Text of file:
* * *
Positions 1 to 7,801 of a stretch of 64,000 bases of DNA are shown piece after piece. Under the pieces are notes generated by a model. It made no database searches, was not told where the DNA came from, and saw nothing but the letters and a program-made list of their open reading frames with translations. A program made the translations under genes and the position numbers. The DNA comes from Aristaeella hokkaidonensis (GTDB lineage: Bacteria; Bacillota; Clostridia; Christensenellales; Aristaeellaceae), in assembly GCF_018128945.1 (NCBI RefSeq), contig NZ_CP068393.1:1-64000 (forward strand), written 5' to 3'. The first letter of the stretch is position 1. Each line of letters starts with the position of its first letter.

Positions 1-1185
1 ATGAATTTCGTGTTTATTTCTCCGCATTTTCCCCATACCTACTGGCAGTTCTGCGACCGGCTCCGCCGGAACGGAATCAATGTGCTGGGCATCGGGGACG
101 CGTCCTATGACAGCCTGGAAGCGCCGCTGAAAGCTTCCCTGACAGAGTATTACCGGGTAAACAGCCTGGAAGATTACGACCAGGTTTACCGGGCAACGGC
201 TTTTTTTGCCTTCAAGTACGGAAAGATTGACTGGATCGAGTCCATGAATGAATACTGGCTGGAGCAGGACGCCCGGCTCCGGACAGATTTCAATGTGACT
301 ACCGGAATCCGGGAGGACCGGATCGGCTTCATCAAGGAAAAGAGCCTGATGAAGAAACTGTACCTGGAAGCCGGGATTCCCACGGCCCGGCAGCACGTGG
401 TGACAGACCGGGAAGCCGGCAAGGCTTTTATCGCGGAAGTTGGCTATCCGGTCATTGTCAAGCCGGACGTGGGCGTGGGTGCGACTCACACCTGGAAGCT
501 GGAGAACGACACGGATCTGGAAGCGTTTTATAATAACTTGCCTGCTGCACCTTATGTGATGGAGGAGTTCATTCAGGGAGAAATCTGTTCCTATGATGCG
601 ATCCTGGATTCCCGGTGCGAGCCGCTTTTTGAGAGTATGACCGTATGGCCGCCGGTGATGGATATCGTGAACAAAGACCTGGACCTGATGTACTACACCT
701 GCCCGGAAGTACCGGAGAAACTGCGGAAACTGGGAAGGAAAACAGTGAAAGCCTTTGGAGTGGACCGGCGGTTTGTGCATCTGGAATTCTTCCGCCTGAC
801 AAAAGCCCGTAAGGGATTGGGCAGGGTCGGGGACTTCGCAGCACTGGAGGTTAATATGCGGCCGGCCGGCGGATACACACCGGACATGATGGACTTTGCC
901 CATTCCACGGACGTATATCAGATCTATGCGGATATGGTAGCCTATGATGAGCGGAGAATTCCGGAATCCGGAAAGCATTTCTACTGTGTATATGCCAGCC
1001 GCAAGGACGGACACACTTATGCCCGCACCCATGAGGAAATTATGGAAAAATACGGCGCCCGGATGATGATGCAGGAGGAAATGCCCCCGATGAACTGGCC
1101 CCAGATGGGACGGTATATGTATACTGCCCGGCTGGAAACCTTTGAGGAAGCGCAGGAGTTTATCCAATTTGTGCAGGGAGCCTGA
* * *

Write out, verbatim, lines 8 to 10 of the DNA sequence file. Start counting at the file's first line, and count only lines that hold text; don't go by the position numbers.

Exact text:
501 GGAGAACGACACGGATCTGGAAGCGTTTTATAATAACTTGCCTGCTGCACCTTATGTGATGGAGGAGTTCATTCAGGGAGAAATCTGTTCCTATGATGCG
601 ATCCTGGATTCCCGGTGCGAGCCGCTTTTTGAGAGTATGACCGTATGGCCGCCGGTGATGGATATCGTGAACAAAGACCTGGACCTGATGTACTACACCT
701 GCCCGGAAGTACCGGAGAAACTGCGGAAACTGGGAAGGAAAACAGTGAAAGCCTTTGGAGTGGACCGGCGGTTTGTGCATCTGGAATTCTTCCGCCTGAC